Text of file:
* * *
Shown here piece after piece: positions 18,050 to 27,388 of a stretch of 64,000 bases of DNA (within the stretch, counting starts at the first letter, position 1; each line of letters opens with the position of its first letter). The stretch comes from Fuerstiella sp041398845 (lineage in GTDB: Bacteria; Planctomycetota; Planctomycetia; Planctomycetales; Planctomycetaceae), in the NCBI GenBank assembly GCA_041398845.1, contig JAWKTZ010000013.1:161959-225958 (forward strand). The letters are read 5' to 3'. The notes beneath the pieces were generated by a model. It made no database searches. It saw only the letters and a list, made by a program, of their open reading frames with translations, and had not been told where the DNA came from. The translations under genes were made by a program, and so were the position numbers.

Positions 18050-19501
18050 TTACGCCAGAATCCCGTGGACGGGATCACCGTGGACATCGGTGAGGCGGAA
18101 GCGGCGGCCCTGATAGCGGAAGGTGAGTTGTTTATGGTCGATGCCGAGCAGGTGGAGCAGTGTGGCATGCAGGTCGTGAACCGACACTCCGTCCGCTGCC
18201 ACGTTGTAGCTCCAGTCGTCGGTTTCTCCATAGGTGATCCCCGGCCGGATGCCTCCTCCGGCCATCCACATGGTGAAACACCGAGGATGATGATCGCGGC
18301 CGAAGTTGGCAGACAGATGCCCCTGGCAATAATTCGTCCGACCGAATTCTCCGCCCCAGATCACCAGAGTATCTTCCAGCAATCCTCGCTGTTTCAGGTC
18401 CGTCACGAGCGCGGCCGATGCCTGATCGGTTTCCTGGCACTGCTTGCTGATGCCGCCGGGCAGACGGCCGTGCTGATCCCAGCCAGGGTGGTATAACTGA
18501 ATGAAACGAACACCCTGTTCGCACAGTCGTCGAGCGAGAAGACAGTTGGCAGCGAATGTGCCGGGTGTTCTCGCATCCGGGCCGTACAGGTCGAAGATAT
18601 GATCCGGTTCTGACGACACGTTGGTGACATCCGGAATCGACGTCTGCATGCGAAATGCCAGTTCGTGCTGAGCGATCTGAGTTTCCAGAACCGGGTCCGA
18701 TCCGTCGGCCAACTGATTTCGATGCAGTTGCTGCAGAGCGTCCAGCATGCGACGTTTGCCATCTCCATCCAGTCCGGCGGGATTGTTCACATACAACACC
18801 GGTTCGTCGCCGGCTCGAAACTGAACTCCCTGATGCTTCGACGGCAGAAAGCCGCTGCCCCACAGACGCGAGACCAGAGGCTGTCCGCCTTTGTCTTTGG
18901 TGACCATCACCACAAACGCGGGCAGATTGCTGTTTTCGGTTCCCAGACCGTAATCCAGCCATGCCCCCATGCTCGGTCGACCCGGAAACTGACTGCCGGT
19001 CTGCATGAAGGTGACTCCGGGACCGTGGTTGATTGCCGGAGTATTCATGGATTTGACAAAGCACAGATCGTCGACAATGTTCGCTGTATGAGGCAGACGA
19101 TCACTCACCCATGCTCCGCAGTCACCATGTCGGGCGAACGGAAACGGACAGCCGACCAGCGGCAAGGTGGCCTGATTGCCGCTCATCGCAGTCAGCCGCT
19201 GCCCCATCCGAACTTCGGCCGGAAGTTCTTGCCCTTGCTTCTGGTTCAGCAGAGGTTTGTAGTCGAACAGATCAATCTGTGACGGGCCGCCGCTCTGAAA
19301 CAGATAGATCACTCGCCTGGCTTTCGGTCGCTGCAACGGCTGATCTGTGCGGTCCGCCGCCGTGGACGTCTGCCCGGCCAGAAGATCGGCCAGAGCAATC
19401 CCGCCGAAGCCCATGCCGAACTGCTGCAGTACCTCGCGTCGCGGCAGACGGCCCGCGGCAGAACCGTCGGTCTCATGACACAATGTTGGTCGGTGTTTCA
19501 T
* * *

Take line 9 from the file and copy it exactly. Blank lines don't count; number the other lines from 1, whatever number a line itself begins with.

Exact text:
18601 GATCCGGTTCTGACGACACGTTGGTGACATCCGGAATCGACGTCTGCATGCGAAATGCCAGTTCGTGCTGAGCGATCTGAGTTTCCAGAACCGGGTCCGA